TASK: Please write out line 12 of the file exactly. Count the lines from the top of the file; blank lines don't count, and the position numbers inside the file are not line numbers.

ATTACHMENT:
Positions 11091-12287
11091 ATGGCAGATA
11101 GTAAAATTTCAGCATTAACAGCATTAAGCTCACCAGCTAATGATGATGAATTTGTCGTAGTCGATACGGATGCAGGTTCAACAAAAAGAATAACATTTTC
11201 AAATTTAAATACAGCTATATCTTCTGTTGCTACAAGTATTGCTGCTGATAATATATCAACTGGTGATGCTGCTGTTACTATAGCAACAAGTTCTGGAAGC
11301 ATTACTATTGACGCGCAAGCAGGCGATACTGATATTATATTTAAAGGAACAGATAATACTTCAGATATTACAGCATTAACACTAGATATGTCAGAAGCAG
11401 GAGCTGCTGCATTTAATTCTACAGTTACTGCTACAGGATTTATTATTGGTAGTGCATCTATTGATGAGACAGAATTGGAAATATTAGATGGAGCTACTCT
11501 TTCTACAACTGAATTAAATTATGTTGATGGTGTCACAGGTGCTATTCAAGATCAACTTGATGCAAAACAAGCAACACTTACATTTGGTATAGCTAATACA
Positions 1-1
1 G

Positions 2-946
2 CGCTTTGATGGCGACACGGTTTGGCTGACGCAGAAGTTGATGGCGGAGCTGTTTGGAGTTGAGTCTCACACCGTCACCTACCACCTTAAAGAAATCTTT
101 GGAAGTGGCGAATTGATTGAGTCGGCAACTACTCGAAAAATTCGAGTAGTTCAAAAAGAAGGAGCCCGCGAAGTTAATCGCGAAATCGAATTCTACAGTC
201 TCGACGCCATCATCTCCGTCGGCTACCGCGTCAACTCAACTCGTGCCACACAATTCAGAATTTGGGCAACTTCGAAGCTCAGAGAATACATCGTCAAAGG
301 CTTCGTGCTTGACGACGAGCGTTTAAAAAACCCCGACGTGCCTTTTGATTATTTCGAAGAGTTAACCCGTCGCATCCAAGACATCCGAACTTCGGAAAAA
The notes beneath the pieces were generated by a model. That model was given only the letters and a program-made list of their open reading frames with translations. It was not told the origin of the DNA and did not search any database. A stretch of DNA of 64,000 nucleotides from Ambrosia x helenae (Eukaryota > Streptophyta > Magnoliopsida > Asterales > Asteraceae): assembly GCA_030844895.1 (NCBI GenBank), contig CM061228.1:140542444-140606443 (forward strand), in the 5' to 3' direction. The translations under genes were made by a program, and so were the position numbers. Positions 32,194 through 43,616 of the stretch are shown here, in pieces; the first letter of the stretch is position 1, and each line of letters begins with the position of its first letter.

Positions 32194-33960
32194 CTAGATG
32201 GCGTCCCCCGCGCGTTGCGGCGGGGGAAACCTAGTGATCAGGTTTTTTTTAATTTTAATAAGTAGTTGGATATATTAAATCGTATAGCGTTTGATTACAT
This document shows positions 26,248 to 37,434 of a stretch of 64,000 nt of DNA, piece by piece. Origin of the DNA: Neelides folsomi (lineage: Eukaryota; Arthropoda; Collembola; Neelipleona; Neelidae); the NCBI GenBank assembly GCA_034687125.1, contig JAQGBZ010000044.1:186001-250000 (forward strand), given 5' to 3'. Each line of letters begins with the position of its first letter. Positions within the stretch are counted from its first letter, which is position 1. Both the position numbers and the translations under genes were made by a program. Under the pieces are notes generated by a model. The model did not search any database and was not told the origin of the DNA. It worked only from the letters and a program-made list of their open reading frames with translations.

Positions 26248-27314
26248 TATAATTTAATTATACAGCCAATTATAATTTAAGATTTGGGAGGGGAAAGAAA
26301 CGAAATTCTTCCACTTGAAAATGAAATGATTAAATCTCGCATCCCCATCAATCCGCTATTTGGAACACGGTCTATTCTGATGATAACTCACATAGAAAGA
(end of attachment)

101 GGAAGTGGCGAATTGATTGAGTCGGCAACTACTCGAAAAATTCGAGTAGTTCAAAAAGAAGGAGCCCGCGAAGTTAATCGCGAAATCGAATTCTACAGTC